St Irenaeus advanced a line of argument that would become standard among traditional Christianity: because the Bible is so complex and deep, it can’t rightly be interpreted by any one man’s reading. Similarly, it would not do for any community to simply read the “Bible” and that reading be authoritative (for the Gnostics would be vindicated). No, the only reading is the apostolic reading within the one Church (which has apostolic and episcopal parameters; this is simply a summary of early Church teaching and what they said is not up for debate).
An interlocutor could object, “Suppose you are correct in saying we are misreading the Bible because the Bible is full of ambiguities, how then are you not misreading what the Church is saying on these matters? If we are guilty of epistemic relativism in Bible reading, how are you not also guilty of epistemic relativism in ecclesial readings?.”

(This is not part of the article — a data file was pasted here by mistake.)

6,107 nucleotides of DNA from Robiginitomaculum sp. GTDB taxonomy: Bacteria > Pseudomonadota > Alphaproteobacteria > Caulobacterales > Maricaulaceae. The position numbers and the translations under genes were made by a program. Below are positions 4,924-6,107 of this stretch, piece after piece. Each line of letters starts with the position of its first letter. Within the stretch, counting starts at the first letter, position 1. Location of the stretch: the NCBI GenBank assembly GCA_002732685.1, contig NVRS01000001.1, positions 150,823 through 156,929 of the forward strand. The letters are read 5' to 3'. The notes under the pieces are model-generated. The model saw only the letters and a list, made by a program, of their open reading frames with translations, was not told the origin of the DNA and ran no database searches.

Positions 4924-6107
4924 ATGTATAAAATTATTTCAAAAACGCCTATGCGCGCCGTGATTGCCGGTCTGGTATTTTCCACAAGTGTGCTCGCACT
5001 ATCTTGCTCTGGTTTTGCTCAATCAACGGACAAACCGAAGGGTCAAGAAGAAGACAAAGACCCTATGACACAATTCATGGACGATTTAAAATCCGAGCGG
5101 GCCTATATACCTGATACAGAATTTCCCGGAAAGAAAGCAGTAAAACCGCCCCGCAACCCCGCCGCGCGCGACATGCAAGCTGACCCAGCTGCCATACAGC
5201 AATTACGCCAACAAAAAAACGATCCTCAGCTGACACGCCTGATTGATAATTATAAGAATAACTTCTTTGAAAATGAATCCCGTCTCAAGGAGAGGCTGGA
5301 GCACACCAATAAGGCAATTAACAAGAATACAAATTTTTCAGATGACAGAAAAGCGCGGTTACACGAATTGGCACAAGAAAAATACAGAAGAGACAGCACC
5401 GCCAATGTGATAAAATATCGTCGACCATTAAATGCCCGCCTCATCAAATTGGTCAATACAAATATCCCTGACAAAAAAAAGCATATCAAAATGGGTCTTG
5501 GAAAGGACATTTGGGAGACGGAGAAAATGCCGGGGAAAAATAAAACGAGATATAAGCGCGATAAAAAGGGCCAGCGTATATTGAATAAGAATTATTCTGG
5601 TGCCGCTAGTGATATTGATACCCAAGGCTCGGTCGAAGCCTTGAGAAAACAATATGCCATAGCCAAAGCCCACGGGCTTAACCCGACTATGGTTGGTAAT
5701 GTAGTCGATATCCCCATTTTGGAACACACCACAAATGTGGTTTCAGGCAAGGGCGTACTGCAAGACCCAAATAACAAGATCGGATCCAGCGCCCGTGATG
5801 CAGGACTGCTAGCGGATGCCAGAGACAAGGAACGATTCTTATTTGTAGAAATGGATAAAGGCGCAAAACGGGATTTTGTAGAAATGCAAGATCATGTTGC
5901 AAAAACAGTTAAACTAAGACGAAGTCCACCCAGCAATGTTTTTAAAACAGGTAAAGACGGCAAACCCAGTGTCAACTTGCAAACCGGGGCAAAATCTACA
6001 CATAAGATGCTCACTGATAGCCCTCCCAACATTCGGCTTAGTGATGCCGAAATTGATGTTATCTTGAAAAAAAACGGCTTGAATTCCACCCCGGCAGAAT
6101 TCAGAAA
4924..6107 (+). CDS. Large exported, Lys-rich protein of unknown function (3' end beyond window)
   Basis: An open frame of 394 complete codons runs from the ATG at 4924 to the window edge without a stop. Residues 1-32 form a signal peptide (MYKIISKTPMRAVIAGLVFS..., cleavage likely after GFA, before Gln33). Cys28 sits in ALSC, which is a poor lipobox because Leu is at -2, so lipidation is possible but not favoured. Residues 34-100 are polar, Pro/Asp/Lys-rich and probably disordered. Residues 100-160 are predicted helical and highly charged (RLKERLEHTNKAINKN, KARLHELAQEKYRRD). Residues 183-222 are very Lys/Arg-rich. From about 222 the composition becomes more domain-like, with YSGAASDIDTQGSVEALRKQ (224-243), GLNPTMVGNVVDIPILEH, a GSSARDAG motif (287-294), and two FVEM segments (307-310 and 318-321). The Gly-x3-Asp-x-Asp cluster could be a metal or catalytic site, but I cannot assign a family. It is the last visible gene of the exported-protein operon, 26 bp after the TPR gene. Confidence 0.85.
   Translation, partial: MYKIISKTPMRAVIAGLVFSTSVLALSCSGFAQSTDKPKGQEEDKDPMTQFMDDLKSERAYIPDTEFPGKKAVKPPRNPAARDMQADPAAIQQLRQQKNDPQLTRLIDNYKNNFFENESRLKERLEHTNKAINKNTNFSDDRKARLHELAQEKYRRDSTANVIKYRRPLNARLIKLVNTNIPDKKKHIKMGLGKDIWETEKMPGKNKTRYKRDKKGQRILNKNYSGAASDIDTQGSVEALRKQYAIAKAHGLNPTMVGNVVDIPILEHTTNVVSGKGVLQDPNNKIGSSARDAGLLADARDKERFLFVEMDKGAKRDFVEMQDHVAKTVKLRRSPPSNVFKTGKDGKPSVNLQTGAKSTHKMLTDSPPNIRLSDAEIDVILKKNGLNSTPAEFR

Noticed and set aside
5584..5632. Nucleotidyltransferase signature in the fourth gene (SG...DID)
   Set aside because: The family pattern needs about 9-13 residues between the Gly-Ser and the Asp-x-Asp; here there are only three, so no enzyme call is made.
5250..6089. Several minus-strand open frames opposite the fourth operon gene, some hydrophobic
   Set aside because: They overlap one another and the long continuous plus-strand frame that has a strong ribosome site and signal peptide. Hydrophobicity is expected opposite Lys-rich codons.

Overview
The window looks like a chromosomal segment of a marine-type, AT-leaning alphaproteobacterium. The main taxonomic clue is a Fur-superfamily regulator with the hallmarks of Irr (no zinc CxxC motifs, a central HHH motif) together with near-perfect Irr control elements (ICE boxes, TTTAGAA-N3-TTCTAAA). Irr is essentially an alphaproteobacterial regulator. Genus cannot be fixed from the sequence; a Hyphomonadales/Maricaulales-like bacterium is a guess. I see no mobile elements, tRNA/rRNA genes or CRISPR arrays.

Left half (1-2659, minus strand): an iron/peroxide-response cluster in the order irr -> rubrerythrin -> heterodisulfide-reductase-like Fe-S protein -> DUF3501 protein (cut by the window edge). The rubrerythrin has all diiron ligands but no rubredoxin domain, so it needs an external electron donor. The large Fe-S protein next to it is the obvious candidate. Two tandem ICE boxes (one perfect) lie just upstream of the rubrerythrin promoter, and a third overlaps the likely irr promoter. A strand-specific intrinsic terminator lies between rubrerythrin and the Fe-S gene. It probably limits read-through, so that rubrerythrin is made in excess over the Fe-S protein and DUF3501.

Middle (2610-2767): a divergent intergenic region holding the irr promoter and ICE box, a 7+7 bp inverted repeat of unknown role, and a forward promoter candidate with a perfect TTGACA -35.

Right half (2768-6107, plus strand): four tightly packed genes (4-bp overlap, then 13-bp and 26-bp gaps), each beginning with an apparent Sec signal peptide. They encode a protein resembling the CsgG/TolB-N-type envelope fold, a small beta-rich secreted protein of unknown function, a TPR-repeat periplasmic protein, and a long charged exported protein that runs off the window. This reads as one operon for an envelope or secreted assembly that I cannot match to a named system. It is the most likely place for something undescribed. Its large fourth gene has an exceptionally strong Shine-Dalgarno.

This bothered me for the longest time. While it is true that most people don’t misunderstand what the Church teaches on x, y, and z (and the misunderstandings and disagreements are nowhere near as radical as the evangelical readings on the Bible), the truth of the matter is the Church is not a text. The Church is not words. The Church did not initially operate by “The Bible alone” (since for most early Christians in the first few centuries there was no recognizable “Bible”). The Church was the body of Christ. It is flesh and blood, wine and bread. It is people. We are not dealing with the laws of literary hermeneutics, in which the evangelical is forever forced to operate, never rising above).